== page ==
TRAIL BLAZERS 94 – KNICKS 90: BAD BRAINS

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Maybe Madison Square Garden is the Mecca of Basketball in the way that the place humbles all pilgrims who travel there and turns them into a single mass of equally imperfect beings in the eyes of Clyde Frazier. What I’m saying is, the Trail Blazers looked real Knicksy themselves last night in their 94-90 win over the home team.

First, Mike Woodson’s band of un-renown broke the Blazers’ minds by throwing him into the pit of chaos, a defense that lacked an apparent central philosophy but featured quite a bit of Knicks scrambling around (they even ran some full-court press in this game). The depth and variety of the resulting matchups alone – Robin Lopez vs. Carmelo Anthony, Nicolas Batum vs. Ray Felton, LaMarcus Aldridge vs. Iman Shumpert, Wes Matthews vs. Geedorah – put us all into a strange mind state. The Blazers actually played fairly well offensively throughout the first quarter, and Wes Matthews and Nicolas Batum both got out to nice starts, but Mike Woodson had already infected the brains of the Blazers.

The only place where the Knicks relied upon a single, EFFECTIVE! matchup was in employing defensive stalwart Tyson Chandler on LaMarcus Aldridge. The Big Texan never—well never say never, as we find out later—but for most of the game Aldridge struggled to find any kind of rhythm or place of comfort and peace of mind in the solitude of Chandler’s dungeon. At one point late in the game, Aldridge was 1-10 from the field. However, he did finish 5-17 from the field, and the 4 that took him from that 1 to 5 were quite lovely, but we’ll get to that.

Also somewhat to be expected, the Knicks found semi-consistent success with the god Carmelo Anthony. The Blazers have often struggled this year with “stretch 4” types who can bang a little bit on defense but step outside and do damage on the perimeter on offense, and well, Carmelo Anthony is maybe the most pure scorer in the league who happens to be kind of a “stretch 4” type who can bang a little bit on defense but step outside and do damage on the perimeter on offense. Melo finished with 26 points on 11-28 shooting.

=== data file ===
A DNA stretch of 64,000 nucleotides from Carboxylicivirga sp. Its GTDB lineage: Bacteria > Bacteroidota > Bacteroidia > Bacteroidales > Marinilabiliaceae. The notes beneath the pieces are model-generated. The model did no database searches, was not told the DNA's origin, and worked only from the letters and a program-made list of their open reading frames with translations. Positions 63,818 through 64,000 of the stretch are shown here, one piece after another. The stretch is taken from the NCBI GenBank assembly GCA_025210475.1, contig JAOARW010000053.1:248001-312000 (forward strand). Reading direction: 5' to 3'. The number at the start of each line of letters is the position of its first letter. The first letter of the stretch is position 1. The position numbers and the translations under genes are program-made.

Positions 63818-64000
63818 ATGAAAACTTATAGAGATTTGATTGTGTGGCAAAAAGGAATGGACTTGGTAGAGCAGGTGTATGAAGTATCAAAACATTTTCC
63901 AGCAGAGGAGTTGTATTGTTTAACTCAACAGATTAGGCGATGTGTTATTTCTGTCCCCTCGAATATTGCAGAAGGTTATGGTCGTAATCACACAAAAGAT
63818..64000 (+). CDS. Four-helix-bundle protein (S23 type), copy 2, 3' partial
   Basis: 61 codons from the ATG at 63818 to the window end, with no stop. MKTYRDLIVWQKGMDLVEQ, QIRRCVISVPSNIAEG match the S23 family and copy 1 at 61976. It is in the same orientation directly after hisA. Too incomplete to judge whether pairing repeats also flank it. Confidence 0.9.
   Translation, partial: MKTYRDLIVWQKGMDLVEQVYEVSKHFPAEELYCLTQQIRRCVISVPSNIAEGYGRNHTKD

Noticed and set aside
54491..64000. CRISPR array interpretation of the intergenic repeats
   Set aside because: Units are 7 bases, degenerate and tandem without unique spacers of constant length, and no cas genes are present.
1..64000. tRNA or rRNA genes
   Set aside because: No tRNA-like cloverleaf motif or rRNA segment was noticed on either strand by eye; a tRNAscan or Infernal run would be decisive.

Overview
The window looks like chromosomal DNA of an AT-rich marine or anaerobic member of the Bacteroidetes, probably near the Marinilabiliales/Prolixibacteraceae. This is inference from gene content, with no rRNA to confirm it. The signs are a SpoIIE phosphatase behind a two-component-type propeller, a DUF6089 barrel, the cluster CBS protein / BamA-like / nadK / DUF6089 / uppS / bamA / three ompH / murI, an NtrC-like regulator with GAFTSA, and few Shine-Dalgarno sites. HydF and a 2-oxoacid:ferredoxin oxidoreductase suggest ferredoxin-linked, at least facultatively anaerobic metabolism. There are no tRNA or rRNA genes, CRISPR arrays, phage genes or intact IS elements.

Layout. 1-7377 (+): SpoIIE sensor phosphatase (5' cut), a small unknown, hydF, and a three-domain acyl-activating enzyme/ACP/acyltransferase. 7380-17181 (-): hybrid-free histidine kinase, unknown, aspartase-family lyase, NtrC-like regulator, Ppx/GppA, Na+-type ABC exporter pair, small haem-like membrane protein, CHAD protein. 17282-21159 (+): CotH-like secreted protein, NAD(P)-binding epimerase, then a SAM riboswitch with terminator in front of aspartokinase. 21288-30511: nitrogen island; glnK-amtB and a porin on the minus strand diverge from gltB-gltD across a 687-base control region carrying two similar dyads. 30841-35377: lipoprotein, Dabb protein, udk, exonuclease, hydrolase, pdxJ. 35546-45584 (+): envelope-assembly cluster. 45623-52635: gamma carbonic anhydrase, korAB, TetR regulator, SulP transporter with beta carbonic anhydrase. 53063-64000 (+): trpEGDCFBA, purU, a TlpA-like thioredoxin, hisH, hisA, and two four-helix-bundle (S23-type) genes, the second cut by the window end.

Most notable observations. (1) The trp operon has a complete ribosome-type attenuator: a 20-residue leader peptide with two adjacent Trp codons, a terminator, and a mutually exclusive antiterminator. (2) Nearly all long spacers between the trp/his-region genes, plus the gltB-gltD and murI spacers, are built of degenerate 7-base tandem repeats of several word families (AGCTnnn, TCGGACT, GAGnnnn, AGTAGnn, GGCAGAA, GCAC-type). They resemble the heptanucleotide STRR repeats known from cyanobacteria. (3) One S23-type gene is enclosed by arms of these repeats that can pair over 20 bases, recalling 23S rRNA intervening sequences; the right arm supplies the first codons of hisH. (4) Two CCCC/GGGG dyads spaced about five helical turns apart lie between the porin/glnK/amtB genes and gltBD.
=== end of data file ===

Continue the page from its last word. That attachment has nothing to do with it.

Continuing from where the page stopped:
Tangent: is there anything underneath Mike Woodson’s perfectly rounded goatee, like his face, or something along those lines? Or does the goatee just go on forever, no matter how deep one were to dig, like one of the flavors in spumoni ice cream?

Now, getting back to those infected brains.

Terry Stotts did some weird stuff with the lineups. I don’t mean that he invited them over for dinner, then made them star in surprisingly well-produced self-filmed renditions of his favorite operas, but weird is relative. Dorell Wright got to play, quite a bit (he hit a three!), after being buried alive down at the end of the bench for the last few weeks. C.J. McCollum didn’t get to play at all, even while Mo Williams had more stretches that made the Internet very angry with him. Thomas Robinson also did not play, WHICH MEANS YOU GUESSED IT THAT WE WERE BLESSED BY THE PRESENCE OF ONE MEYERS LEONARD.

Leonard looked like a real basketball wizard out there, like a young Bill Bradley demonstrating his unique mastery of the hardwood rectangle. In only nine minutes, watching Leonard was like watching the live-action embodiment, or maybe sequel, of John McPhee’s A Sense of Where You Are. Just beautiful, inspired stuff.

I’m just kidding it wasn’t like that but Leonard did hit a jumper! Whoo!

Coincidentally, the Blazers and their new rotation looked pretty arrhythmic and disjointed for long stretches. I don’t have the exact numbers here but I’m pretty sure Portland’s shooting percentage for much of the third quarter, and definitely most of the fourth quarter, was somewhere around the alcoholic content of wine, or maybe one of those colorful girly liquours, definitely not manly chest-hair-growing liquor though.

The Knicks didn’t fare a whole lot better, but did somehow make it a two point game with 50 seconds left, after a finally awakened J.R. Smith (he likes to sleep in, that J.R.) hit a three-pointer, followed by a terrible Batum turnover, followed by a Tim Hardway Jr. three-pointer. Fortunately, LaMarcus came down and forgot all his troubles and banged a tough jumper to put the Blazers back up by two possessions. It was the Mecca of Basketball, after all.

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